One of the things missions work has taught me is that we serve a God for whom language barriers are no hindrance.
As a Mission’s Team Coordinator with One by One, I get to observe native US-English speakers and native Nicaraguan-Spanish speakers attempt to communicate with one another. That might sound like a potential disaster, but it is actually quite beautiful. Both parties tend to show more humility and give more grace. The inability to fully express yourself verbally can even be a seed of good fruit.
Over the years, I have had to accept that my Spanish skills will never be equivalent to those of my native tongue. There have been—and still are—times when people are pouring their feelings out to me and I simply cannot comprehend what they are trying to say. I used to be too ashamed of my own inabilities and would not ask people to clarify. At some point, however, I got bold.
I started to ask people to use different words or phrases. I started repeating back what I thought they were trying to say. Many times, the phrases they were using to describe their situations were, indeed, subtle. My lack of language skills forced them to be more precise in their expression. In turn, their saying something out loud would cause them to burst into tears. They could no longer water down their thoughts with subtlety; they had finally fully shared something to someone.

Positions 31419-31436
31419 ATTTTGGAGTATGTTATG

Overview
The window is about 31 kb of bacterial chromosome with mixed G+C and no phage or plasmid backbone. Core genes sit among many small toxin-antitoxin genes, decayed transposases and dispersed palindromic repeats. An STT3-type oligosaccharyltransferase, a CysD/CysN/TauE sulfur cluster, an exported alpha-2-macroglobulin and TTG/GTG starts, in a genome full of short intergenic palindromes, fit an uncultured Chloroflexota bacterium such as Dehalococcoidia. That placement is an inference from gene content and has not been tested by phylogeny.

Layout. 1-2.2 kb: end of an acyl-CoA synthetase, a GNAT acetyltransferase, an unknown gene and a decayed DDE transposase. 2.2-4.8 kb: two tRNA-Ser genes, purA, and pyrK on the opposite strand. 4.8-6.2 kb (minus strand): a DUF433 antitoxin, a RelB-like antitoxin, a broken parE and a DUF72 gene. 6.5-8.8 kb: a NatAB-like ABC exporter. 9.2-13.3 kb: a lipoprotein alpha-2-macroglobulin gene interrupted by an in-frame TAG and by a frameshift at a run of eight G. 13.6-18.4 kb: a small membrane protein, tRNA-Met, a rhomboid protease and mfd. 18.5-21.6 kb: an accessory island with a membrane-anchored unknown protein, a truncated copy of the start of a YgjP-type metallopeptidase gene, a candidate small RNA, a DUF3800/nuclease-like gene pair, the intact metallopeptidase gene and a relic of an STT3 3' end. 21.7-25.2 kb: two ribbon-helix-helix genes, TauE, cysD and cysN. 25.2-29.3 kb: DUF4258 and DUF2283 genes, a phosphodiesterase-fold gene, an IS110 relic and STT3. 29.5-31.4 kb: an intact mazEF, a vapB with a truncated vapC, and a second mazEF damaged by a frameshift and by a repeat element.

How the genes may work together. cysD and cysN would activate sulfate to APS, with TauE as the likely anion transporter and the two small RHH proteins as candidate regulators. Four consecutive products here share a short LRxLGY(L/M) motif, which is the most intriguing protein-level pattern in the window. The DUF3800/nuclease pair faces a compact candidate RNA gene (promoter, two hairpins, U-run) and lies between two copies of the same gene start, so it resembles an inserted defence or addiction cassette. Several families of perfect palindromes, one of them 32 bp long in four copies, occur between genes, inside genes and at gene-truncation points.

As to the mission-team members whose Spanish vocabulary is minimal at best, their inabilities are such wonderful and powerful tools. The handicap in verbal expression creates longer hugs and more tears when good-byes are given. It creates smiles and grins as people working together try to communicate more. It produces laughter and mercy when the wrong words are used. Yes, I have no doubt that life was easier prior to the Tower of Babel. But our Lord speaks every tongue and can even use a barrier for His Glory.